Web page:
Ada Cambridge (21 November 1844 – 19 July 1926 / St Gemans, Norfolk)
Love, thou hast wandered far and wide,
But here thy wanderings cease;
Thy long- sought mate is by thy side,
And thou canst sleep in peace.
Night moans outside our window- pane,
And weeps from dripping eaves;
The air is thick with falling rain
Upon dead autumn leaves.
The winds of winter rave and chafe
Around thy tranquil nest,
But I am here, and thou art safe —
Thy very soul may rest.
The wild surf- thunder swells and falls
Upon the seething beach —
Thy world within thy chamber- walls
Nor winds nor waves can reach.
Sleep, fired eyes! Sleep well, dear heart,
That ached so long for me!
No sudden hand shall tear apart
These arms that shelter thee
Sleep well, though late- found joys be brief,
And bought with tears and pain;
Shut out the memory of thy grief —
Thou didst not grieve in vain.
Think of our treasure, kept in store,
And not the price it cost —
Those precious years, that come no more,
Which thou and I have lost.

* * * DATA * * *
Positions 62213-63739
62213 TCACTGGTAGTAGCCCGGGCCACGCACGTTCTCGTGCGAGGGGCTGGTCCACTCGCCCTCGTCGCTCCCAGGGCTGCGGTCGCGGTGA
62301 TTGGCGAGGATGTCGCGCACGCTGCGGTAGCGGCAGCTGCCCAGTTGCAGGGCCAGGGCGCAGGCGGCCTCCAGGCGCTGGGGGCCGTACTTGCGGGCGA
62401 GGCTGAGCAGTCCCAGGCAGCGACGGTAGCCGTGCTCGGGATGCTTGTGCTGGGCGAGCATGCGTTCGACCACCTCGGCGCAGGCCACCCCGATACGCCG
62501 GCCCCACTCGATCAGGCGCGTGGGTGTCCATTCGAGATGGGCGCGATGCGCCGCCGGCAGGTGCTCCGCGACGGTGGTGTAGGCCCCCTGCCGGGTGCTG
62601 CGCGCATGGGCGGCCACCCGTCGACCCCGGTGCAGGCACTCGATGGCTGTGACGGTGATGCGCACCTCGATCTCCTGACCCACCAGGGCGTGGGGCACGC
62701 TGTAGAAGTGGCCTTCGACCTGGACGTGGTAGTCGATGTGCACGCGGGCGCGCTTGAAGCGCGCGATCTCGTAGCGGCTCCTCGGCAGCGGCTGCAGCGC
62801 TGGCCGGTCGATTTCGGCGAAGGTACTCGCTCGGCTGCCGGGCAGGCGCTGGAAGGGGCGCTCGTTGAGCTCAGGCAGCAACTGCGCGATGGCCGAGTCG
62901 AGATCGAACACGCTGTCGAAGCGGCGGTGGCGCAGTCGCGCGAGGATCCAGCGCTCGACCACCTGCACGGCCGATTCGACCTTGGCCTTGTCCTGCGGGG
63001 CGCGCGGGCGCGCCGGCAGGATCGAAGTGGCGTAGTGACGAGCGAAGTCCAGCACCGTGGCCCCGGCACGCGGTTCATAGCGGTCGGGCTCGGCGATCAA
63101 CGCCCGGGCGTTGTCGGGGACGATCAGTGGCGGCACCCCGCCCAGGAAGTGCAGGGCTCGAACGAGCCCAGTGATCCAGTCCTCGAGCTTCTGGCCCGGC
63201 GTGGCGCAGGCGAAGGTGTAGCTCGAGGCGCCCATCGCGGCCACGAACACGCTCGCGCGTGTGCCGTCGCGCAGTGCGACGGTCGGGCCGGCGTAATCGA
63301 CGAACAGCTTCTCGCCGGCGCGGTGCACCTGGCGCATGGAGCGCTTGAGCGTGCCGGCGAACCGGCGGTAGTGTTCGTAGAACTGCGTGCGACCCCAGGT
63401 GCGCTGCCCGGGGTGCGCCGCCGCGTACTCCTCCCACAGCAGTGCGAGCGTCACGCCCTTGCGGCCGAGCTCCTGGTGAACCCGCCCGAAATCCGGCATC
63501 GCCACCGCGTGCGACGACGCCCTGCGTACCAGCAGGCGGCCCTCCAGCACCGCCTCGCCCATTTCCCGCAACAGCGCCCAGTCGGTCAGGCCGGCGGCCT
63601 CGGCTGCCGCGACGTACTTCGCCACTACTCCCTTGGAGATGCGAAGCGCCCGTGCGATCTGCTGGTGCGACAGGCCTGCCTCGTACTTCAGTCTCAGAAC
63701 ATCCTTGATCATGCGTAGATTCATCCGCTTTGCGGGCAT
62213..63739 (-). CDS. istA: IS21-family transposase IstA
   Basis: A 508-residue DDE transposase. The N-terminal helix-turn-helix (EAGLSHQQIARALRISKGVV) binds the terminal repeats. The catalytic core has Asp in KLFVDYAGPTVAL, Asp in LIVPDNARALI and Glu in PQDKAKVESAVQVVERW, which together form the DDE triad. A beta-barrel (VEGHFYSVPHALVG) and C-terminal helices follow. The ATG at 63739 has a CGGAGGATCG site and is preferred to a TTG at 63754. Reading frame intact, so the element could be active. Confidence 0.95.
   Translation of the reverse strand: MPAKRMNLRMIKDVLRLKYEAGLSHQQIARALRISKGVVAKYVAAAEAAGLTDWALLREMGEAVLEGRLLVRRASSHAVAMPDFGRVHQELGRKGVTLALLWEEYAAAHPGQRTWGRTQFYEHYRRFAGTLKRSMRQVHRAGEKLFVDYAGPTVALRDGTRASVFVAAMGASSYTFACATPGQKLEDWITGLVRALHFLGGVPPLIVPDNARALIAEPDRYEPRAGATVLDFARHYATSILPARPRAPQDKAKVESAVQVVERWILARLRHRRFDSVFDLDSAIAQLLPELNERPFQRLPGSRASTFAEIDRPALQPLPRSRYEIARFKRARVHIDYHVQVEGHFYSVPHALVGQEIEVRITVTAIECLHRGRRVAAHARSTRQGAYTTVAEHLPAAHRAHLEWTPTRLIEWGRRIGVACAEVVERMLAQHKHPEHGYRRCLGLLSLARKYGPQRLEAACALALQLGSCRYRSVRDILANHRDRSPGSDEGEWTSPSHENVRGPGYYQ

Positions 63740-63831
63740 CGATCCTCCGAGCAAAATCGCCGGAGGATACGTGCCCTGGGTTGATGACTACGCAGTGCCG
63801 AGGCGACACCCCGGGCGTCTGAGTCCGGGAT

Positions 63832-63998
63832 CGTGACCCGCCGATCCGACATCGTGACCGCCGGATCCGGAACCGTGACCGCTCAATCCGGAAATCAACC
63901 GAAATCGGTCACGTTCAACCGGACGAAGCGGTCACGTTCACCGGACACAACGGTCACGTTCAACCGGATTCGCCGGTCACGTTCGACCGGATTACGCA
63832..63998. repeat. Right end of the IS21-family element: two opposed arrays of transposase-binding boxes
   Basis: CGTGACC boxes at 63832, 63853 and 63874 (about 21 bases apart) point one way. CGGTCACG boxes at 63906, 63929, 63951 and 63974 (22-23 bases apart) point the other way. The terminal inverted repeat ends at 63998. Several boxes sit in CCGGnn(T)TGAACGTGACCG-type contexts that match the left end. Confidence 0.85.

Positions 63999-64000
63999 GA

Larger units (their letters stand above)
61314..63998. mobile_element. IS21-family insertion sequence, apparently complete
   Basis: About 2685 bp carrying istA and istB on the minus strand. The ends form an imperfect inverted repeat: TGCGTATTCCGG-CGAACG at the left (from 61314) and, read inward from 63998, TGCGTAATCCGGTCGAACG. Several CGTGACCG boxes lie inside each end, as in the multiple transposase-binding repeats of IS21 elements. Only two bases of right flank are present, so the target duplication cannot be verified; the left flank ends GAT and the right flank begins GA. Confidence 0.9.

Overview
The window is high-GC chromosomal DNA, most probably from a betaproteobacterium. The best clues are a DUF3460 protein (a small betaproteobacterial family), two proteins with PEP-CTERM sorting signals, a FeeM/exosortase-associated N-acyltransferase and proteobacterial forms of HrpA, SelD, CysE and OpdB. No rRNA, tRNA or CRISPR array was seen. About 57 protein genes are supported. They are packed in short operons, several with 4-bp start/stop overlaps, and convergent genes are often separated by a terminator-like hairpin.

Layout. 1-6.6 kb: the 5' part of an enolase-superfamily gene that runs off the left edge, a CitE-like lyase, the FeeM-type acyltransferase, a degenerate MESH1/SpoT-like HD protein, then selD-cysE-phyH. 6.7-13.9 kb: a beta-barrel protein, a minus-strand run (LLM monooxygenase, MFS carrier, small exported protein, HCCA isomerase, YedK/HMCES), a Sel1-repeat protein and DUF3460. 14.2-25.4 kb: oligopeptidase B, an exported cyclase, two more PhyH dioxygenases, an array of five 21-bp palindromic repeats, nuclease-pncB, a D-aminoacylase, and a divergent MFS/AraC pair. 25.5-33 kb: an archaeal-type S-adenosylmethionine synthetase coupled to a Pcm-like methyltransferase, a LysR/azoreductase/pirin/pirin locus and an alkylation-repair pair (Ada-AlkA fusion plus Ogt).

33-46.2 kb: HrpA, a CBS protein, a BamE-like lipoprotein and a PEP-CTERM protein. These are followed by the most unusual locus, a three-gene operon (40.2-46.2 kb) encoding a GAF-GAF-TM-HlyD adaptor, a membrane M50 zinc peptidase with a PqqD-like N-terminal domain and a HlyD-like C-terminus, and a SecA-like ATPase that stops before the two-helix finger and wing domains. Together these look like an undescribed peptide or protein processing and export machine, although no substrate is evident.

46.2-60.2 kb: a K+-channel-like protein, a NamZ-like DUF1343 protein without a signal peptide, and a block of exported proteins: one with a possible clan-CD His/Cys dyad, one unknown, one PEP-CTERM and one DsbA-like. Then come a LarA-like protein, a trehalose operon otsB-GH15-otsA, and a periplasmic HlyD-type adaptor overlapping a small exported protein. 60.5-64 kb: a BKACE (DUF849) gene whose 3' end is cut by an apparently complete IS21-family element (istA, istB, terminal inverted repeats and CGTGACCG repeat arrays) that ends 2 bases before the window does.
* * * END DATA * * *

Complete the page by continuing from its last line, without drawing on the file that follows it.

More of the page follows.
O, wasted years, that lie behind
Hush — what is past is past.
Enough that we have lived to find
What life is worth at last.
Though Fate has robbed us of so much,
We know not what we miss;
All ills are recompensed in such
A priceless good as this.
Sleep,dear! The hours are passing on —
The midnight bells have tolled;
Think not how much of life is gone,
But how much more we hold.
Yes, more — as wise men reckon life —
Though no wise man can tell
How soon, for husband and for wife,
The stroke of doom will knell.
No echo of that solemn chime
Break through thy perfect peace!
No forecast of that awful time
When time for us will cease:
When happier worlds shall shine in space,
For other eyes to see,
And none have any more a place
For thy true love and thee.
Be blind to all, and deaf, and dumb,
In thy quick heart's despite!
Content thee — though the end must come,
It will not come to- night.
This night let never thought of ill
Disturb thy slumber deep;
To- morrow I shall have thee still,
So thou canst safely sleep:
Reprieved from that appalling fear,
As from thy long regret —
Be our last parting far or near,
We have not reached it yet.
Thy head lies pillowed on my breast —
My cheek upon thy brow —
Dear love, good night! Thou art at rest
From Past and Future now.
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